5. The dynamoelectric machine of claim 2 wherein one of said first and second connecting means comprises a relatively low melting point metal.
Description

The present invention relates to dynamoelectric machines and, more particularly, to a method and apparatus for supporting motor laminations in high torque, low speed, electric motors.

BACKGROUND OF THE INVENTION

Improvements in magnetic materials and commutation techniques have enabled dynamoelectric machines to be significantly reduced in size while developing as much or more power than their larger, bulky predecessors. In some instances, the size reductions have resulted in machine structures having less than desirable rigidity. For example, some high torque, low speed motors are constructed with many poles at a large radius and have limited stiffness in the radial direction. Some of these motors may have an air gap diameter of about eight inches and a lamination stack height of about one and one-half inches. In order to maintain uniform circularity of the lamination stack so as to maintain a uniform air gap between stator and rotor, it is necessary to support the stator and rotor in a rigid frame. However, it is desirable to minimize the mass of frame structure necessary to provide such support.

In switched reluctance (SR) motors or in single phase motors, rigidity is particularly important since such motors generate torque pulsations which produce noise unless the magnetic structure is mechanically isolated from the base structure by a torsionally soft mount. Accordingly, it is desirable to provide a mounting structure for such dynamoelectric machines of relatively low mass, suitable for low cost mass production and which provides isolation of radial and torsional vibrations from the base structure.

SUMMARY OF THE INVENTION

It is an object of the present invention to provide a method and apparatus for structurally supporting a rotor and stator in a dynamoelectric machine rigidly and precisely in a manner suitable for low-cost mass production.

It is another object of the present invention to provide a method and apparatus for structurally supporting a rotor and stator in a dynamoelectric machine rigidly and precisely, with vibration isolation between a base structure and the rotor and stator.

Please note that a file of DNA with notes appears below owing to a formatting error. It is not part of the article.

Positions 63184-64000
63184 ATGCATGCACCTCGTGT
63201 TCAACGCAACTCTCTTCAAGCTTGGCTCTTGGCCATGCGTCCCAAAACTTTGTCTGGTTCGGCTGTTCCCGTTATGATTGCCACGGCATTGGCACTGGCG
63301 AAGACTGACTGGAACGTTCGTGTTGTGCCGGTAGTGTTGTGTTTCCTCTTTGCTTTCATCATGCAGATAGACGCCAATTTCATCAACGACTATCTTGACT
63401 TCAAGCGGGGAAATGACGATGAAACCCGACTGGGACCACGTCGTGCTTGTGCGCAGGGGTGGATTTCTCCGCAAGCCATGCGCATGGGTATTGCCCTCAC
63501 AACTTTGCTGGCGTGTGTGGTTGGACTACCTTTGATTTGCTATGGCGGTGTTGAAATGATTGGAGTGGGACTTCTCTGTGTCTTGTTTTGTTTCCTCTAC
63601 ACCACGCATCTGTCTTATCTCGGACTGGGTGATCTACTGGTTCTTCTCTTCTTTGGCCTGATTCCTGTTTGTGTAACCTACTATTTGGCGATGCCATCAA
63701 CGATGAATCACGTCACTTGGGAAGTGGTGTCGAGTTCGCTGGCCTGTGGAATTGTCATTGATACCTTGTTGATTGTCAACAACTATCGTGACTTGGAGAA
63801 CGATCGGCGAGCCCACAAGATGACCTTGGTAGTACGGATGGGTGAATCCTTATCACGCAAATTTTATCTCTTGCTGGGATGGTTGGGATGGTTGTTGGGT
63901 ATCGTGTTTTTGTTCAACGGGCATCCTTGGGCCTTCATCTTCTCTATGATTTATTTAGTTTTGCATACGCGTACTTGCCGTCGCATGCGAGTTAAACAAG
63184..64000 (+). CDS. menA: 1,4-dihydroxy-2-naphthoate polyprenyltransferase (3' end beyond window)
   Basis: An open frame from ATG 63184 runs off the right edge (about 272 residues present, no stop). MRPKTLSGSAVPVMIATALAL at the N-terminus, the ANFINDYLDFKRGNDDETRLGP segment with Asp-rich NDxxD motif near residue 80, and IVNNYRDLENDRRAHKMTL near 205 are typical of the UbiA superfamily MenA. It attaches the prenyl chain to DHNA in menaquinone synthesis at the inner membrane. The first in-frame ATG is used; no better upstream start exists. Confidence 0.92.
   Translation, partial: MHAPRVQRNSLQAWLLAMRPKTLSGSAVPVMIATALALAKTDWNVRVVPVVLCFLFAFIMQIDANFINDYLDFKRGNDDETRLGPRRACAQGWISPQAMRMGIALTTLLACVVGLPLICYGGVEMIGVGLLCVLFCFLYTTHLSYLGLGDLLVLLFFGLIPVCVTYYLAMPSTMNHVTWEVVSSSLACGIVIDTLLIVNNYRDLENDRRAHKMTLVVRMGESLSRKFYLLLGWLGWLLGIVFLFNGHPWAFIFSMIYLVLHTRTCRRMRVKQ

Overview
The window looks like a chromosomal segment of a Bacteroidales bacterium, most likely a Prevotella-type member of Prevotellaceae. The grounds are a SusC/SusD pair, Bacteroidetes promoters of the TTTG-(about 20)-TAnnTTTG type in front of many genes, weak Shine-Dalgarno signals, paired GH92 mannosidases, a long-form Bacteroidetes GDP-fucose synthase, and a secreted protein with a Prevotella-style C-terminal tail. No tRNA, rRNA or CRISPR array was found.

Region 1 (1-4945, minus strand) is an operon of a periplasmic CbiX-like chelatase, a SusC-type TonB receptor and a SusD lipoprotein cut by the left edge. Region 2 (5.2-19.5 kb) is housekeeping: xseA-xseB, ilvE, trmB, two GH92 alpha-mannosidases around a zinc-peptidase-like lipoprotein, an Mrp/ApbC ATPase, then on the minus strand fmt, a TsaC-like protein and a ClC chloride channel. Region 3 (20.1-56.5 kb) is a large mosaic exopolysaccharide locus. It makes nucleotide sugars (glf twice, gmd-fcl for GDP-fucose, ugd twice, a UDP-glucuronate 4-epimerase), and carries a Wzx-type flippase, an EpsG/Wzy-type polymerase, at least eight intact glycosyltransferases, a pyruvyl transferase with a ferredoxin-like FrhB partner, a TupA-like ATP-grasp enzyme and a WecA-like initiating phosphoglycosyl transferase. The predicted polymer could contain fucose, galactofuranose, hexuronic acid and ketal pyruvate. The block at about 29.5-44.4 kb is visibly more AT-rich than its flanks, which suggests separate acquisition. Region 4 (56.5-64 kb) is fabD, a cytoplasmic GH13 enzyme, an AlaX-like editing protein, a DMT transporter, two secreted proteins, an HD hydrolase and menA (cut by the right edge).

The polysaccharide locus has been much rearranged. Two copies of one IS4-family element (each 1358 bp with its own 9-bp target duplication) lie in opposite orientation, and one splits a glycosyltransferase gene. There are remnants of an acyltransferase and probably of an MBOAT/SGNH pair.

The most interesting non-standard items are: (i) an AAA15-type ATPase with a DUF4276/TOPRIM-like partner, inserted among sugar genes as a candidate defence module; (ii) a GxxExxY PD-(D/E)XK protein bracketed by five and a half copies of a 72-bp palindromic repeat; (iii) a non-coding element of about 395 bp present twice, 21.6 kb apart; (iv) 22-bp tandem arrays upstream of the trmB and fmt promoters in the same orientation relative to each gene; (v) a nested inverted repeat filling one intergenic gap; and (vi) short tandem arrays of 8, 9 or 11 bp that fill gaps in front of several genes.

In an illustrative embodiment, the invention is incorporated in a dynamoelectric machine comprising an armature having an annular core and a plurality of winding stages arranged to establish a predetermined number of magnetic poles. The core has a thickness in a radial direction which is relatively small with respect to the diameter of the core such that the core is relatively flexible in the radial direction. A rotor is adapted to rotate relative to the armature in response to the magnetic poles established on the armature. The winding stages are connected to a source of electric power which energizes them in a predetermined manner to establish the magnetic poles on the armature for causing rotation of the rotor. An annular support member has one flange extending generally radially and another flange extending generally axially. The core is connected by a first connecting means to the axially extending flange such that the support member provides radial stiffness to the core during operation of the motor. In addition, the machine includes a second annular support member which has one radially extending flange, and an axially extending flange connected to the rotor by a second connecting means, such that the second support member provides radial stiffness to the rotor during operation of the machine. One of the connecting means is comprised of an elastomeric material held in compression between a respective axially extending flange and the adjacent core and rotor. Another of the connecting means comprises a polymeric material between one of the axially extending flanges and an associated one of the core and rotor. Alternatively, a relatively low melting point metal may be substituted for the polymeric material.